ANDERS: Oh, no. Not at all.

KENT: Oh yeah, so that's what I'm actually asking, because I want to be corrected. So let's hear about that.

ANDERS: Well I mean we've, so, TypeScript, we've always sort of had the viewpoint that most people want us to cover end to end. They want to write their code and then they want to say compile or not even say compile but have the compile happen automatically and then they just want to run. And they don't want to think about it. That sort of the default modus operandi of what we deliver. And so TypeScript can take you all the way from a writing code in my tool, it's delivering statement completion, refactorings and whatever. It can go all the way through the type checker and there's also an emitter that can emit and you can down level emit to any target you want, you know, ES5, ES3 or whatever or just stay at ES6. Now, if you wanna use Babel, for example, and in that pipeline we have lots of users that do, then you simply tell TypeScript to emit ES6 and then you run that through Babel to get your down level if you wanna use Babel for your down leveling.

KENT: So actually, just on that though, there are some like stage features of JavaScript, the language, that require parser changes, which as far as I'm aware, TypeScript isn't always that up to the standard that Babel is on. And so if I'm,

ANDERS: Well I mean, if, if you're talking about like features that are stage 2 or 3 or whatever, well no, but none of us are really fully up to anything (laughs) because they're not JavaScript features yet. So yes, there will be differences between, I mean, we may not have object spread in rest yet, but we will obviously, you know once it reaches a high enough stage. Typically, we say stage four for sure, we will be there. Some of these things are very speculative like the binding operator for example, you know, and who knows if they're gonna happen and then what do you do then if they don't happen, right? So, but certainly, anything that's in the standard we absolutely do support. And we support a lot of things that are on it that are weighing into the standard.

KENT: Okay, yeah so, for me it's that stuff as well as, because I do use some stage two features and really enjoy those and, also like the enormous community of other plugins for Babel as well as ES Lint. I think maybe I've sunk myself too deep into that community to really, to move over to TypeScript. But I'm probably not like your target user in that regard and maybe most people aren't quite the same as me and are happy to use--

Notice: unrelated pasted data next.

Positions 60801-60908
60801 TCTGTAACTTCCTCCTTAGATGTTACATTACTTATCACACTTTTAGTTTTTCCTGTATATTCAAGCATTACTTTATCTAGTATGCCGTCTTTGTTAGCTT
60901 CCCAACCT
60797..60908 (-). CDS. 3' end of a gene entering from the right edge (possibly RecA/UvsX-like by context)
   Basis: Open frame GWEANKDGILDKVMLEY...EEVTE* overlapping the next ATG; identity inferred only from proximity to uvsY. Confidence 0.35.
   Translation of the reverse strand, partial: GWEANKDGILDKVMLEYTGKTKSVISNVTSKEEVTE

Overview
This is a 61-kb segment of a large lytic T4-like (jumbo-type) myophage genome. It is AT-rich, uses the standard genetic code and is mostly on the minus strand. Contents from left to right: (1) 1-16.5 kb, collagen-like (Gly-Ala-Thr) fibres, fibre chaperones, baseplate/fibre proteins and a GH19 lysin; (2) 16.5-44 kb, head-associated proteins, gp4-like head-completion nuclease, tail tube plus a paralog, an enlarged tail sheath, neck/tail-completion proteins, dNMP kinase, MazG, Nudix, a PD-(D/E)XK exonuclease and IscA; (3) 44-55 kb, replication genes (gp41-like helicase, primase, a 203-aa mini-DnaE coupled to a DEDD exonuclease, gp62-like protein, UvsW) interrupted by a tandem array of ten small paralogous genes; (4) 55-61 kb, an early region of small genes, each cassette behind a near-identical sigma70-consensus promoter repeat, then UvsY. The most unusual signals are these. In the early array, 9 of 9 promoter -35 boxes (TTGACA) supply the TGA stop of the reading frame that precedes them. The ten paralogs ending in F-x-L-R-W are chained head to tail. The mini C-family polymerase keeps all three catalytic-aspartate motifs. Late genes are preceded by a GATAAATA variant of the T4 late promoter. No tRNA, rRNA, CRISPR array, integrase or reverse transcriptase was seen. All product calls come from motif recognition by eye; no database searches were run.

ANDERS: It all depends on the size of the project and we're not trying to like own the world or whatever, we're simply trying to do good and trying to create something that is useful for a large number of users. I mean, when I look at our adoption numbers and whatever it seems like it is. I mean, certainly we've got lots and lots of usage and more people are coming, but if you're writing something that isn't very big or if you're working by yourself on a project and you know the entire thing you're doing, then these refactorings or whatever may not be so hard to do and I might not need these capabilities, you know? But if you're a team, or if you're trying to document your code or if it's a very large code base, you know, it, then, the reasoning simply looks different, right? And then it may actually be worth it to invest in using a type check.

KENT: Cool yeah, that's perfect, that's, and actually a couple of the Twitter questions, that kind of addresses those. So that's great, thank you. Let's move into Twitter questions, we're definitely gonna go over on our time which we do quite often I'm afraid, (laughs) but this has been a really great conversation, I wish we could keep going. But yeah, let's jump into these Twitter questions because people are asking useful things I think we should talk about so, Jamund Ferguson, a friend of mine asks, "What sort of collaboration is happening between TypeScript and Flow?" Is there any collaboration going on between these type checkers?

ANDERS: Jeff you wanna? Or I mean, we talk. (laughs)

JEFF: Yeah, we talk on occasion. Yeah I was gonna say, I mean we've sort of talked about sort of topic, like one topic that we've talked about in the past was library definition, like whether we could standardize those. And I think that was, that's sort of a tricky discussion when you get into the depths of it, part of the trickiness that goes into that discussion is like what happens when one system has one feature and the other doesn't? For example, for a long time, like TypeScript had predicate types and we didn't, so does that mean that they just, you can't write predicate types in decoration files? Or does that mean that Flow has to like sort of consume them and do nothing with them? And if we, if the former, does TypeScript have its own decoration and it's a universal? At which point is it better just to write the TypeScript one if you're just using TypeScript? So there's a lot of like integration points that go through lib defs that actually become not great when you really sort of think through the details of them. Otherwise, I think like we're both involved in like TC39 so there's always discussion going on in TC39 about you know, well TypeScript did this and it worked really well and Flow did this and it worked really well. And that's like, gets echoed between the two teams as well. So yeah, I mean there's some collaboration going on there.